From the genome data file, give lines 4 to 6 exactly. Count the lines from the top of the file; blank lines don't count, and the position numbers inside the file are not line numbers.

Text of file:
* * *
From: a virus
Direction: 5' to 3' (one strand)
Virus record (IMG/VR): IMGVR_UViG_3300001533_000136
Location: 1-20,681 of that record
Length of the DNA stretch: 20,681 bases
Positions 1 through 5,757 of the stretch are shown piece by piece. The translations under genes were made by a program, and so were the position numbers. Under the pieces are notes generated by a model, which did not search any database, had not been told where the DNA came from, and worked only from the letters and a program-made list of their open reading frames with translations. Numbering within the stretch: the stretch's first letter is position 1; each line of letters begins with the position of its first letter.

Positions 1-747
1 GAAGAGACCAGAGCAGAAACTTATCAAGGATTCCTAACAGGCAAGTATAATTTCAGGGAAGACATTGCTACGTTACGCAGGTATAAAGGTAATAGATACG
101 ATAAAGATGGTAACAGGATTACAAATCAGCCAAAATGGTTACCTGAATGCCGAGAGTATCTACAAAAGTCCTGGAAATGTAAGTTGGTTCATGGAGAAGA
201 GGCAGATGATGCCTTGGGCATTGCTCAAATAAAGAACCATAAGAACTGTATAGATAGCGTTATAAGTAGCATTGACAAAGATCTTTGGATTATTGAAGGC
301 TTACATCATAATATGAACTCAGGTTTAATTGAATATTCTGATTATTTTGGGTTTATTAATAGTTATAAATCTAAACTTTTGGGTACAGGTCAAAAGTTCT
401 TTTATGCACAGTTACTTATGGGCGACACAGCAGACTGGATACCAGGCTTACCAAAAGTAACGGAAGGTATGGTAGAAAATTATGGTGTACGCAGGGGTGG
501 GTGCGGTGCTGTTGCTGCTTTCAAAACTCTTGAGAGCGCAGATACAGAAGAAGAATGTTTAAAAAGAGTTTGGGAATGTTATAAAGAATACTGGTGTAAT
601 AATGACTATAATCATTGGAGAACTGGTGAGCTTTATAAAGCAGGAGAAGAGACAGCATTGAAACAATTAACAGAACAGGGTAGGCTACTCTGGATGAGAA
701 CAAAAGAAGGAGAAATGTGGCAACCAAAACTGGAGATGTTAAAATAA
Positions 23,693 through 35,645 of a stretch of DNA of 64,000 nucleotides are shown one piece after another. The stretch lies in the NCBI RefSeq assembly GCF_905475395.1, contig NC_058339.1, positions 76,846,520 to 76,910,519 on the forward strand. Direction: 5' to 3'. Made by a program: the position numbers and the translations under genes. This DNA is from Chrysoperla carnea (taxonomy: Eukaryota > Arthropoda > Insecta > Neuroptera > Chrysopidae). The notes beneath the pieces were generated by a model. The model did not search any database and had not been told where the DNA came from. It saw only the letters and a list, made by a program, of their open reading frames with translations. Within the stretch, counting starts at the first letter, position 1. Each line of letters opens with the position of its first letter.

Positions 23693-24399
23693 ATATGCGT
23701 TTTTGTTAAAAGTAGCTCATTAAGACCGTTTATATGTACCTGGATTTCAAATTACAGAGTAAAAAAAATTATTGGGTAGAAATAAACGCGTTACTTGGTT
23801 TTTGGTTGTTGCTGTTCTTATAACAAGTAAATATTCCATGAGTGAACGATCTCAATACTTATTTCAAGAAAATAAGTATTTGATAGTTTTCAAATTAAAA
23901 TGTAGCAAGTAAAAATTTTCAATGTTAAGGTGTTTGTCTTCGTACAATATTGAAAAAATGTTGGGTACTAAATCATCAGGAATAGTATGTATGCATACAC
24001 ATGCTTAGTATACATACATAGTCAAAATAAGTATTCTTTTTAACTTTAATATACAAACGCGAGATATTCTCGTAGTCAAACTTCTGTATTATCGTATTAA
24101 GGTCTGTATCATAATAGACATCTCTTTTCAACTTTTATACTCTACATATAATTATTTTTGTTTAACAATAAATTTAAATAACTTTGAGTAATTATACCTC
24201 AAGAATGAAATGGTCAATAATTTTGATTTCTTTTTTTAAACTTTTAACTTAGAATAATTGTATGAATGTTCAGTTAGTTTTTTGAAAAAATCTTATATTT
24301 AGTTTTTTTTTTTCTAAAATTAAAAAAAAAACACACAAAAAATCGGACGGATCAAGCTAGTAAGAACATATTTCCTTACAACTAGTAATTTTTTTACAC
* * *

Location: 1-20,681 of that record
Length of the DNA stretch: 20,681 bases
Positions 1 through 5,757 of the stretch are shown piece by piece. The translations under genes were made by a program, and so were the position numbers. Under the pieces are notes generated by a model, which did not search any database, had not been told where the DNA came from, and worked only from the letters and a program-made list of their open reading frames with translations. Numbering within the stretch: the stretch's first letter is position 1; each line of letters begins with the position of its first letter.